Robbie Short

It was a snow day during the spring break when I walked into the Great Wall Restaurant. In this blizzard weather, it was the only restaurant that remained open on Whitney Avenue.

The restaurant has a long history. Its owners, Peter and Michelle Guo, have been running the restaurant since 2007. And before that, a primitive version of the restaurant had existed in the back of the Hong Kong Grocery (next door to the restaurant), which Peter and Michelle launched in 1992.

It was already 2 p.m., but despite the blizzard, there were still a few customers, some speaking in Chinese, others talking in English. I sat down and ordered a bowl of beef noodles. It was just like the taste of noodles I had back in China, splendid.

When most customers were gone by 3 p.m., the chefs and other workers had lunch at the back of the restaurant, while Peter and Michelle greeted me. Having stayed in the US for more than 30 years, they have witnessed the change of the Chinese community in New Haven.

“Things have changed a lot in the past 30 years,” Peter Guo said. “Chinese students 20 years ago thought that a 70-cent white rice [bowl] was too expensive, but now a $20 meal is acceptable to them”. He also said that the new generation of Chinese students and scholars that are coming to New Haven are more engaged with other students, bringing all their non-Chinese friends to visit the Great Wall Restaurant.

Guo takes great pride in his own cooking. He said that he became interested in cooking as a child when he saw chefs preparing a meal at a wedding in his hometown in the Fujian province. He was curious about how the food was made and why particular foods or sauces had specific tastes.

His family ran a seafood business, so he was able to engage with the local restaurants and learn the different ways they prepared the seafood. When he came to the U.S., he first worked as an apprentice in a Chinese restaurant cutting vegetables. But because of his hard work and his experience with food, Peter was soon promoted to apprentice chef and learned how to cook in a professional kitchen. After a few years, he started his first Chinese restaurant in Middletown and moved to New Haven in the 1990s.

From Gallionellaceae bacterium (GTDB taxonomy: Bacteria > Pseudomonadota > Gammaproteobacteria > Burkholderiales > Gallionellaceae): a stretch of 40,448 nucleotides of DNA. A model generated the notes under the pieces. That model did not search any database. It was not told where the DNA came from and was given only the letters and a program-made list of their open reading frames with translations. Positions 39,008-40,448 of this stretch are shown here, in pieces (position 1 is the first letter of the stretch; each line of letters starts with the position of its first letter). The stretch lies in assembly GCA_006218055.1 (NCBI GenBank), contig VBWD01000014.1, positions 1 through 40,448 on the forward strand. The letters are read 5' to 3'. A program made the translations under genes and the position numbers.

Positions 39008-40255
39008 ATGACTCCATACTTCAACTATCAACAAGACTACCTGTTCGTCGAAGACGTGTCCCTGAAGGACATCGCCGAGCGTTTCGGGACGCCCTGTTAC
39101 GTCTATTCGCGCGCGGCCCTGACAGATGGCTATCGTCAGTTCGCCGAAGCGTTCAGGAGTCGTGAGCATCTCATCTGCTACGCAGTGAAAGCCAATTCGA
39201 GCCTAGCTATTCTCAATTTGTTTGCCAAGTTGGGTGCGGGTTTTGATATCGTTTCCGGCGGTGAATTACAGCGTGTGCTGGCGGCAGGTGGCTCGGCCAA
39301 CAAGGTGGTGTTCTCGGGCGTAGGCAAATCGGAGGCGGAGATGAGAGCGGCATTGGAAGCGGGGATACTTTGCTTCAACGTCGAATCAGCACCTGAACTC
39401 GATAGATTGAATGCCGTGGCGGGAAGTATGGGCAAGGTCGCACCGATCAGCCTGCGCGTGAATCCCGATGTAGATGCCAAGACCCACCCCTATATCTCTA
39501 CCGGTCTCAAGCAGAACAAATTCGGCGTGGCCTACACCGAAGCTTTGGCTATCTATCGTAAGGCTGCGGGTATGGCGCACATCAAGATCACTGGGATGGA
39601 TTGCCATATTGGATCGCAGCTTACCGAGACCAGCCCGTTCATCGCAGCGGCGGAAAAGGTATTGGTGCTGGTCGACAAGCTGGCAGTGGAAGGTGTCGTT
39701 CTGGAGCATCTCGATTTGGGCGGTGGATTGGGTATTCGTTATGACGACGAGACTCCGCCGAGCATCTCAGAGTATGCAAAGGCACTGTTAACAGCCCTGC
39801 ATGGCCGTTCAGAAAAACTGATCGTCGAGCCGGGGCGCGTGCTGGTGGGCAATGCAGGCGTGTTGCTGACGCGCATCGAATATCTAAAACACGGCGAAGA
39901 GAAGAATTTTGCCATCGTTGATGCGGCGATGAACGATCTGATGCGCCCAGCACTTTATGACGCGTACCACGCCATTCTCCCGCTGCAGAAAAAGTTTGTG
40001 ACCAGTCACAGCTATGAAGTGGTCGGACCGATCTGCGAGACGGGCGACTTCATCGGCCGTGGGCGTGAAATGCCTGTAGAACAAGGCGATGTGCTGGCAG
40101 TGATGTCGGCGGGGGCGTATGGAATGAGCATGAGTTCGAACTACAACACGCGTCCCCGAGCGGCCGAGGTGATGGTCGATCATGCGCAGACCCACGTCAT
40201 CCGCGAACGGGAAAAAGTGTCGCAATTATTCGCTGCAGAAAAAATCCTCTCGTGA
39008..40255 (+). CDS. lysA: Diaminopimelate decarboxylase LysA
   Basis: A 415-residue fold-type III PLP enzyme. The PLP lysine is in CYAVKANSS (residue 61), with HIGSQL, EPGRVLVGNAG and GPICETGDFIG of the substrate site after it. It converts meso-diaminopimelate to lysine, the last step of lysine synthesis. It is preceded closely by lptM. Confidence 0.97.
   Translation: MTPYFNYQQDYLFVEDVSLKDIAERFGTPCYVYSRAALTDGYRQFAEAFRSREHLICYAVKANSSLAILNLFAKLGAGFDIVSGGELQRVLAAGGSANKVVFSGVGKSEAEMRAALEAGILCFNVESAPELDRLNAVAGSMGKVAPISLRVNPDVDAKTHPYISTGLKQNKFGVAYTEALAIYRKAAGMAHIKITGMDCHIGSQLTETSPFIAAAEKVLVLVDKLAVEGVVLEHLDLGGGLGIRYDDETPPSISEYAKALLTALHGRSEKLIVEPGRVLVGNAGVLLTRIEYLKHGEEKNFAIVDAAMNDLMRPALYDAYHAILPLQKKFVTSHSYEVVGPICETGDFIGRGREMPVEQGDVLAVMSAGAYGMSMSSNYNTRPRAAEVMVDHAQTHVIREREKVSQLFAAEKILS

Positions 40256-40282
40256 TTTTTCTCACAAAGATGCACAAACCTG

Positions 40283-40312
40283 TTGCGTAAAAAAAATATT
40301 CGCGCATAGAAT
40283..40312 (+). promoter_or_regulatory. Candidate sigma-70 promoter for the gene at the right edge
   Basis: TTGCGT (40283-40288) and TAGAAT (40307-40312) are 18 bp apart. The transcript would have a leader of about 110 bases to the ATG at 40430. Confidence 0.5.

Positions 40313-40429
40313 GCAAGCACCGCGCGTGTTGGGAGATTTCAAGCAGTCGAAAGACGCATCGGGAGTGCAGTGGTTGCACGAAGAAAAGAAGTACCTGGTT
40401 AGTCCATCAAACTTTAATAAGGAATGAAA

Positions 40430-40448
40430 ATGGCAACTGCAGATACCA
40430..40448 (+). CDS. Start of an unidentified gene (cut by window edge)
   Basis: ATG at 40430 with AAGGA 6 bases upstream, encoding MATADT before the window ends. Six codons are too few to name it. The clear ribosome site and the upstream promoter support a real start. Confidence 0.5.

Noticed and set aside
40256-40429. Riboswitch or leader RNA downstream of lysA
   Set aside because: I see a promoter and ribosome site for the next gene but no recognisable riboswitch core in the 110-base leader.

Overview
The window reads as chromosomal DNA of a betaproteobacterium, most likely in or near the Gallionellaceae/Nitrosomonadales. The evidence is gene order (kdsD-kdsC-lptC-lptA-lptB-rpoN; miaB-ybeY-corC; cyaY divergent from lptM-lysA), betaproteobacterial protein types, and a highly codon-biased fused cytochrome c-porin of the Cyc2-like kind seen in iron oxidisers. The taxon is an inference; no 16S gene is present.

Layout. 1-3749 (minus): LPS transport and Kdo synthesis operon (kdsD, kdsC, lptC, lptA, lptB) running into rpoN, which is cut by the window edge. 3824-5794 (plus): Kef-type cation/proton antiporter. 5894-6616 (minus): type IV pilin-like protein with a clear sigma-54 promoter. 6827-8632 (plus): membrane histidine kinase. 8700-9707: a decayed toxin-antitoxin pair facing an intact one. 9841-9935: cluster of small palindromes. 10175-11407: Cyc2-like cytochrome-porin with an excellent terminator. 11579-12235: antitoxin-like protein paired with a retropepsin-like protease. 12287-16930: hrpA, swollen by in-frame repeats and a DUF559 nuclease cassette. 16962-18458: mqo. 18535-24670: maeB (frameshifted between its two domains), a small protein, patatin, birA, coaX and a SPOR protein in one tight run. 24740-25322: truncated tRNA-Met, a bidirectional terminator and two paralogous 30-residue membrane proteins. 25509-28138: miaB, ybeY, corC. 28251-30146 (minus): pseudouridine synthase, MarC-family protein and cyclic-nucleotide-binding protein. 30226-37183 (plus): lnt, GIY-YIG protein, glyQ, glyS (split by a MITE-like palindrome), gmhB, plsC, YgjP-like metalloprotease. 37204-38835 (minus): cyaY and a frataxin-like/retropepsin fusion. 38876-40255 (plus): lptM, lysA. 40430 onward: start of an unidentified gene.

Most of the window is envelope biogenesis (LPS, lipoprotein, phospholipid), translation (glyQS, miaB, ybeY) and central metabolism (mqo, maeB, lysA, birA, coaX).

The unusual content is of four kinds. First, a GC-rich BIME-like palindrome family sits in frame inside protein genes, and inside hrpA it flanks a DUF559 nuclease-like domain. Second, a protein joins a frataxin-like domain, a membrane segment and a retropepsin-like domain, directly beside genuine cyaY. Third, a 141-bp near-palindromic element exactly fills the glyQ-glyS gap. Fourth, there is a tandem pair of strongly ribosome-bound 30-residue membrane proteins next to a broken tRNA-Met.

He chose to serve mainly Guangdong and Sichuan food at the Great Wall Restaurant, featuring the family-style Chinese dim sum (Guangdong) or hot pot (Sichuan). Guo believes that most of his customers will come back again and they will remember the taste of his dishes for a lifetime.

When I asked whether he will modify the taste of the dishes to suit the taste of most Americans, Guo said, “We are not like those American Chinese restaurants. We provide the most authentic Chinese taste to our customers, and they will love it because it is delicious, and their taste will suit the taste of our dishes, not the other way around.”

Guo said he seldom leaves the kitchen during dining hours, leaving most of the other work to Michelle, because of his dedication and pride in his cooking. “

“If I hear complaints from my customer, I would be so upset that I can’t fall asleep at night”, he said. “Luckily most of my favorite dishes received wide acclaim from my customers.” He compares himself with the craftsmen in China who take pride in preserving ancient Chinese art and whose motivation is solely on people’s enjoyment of their work.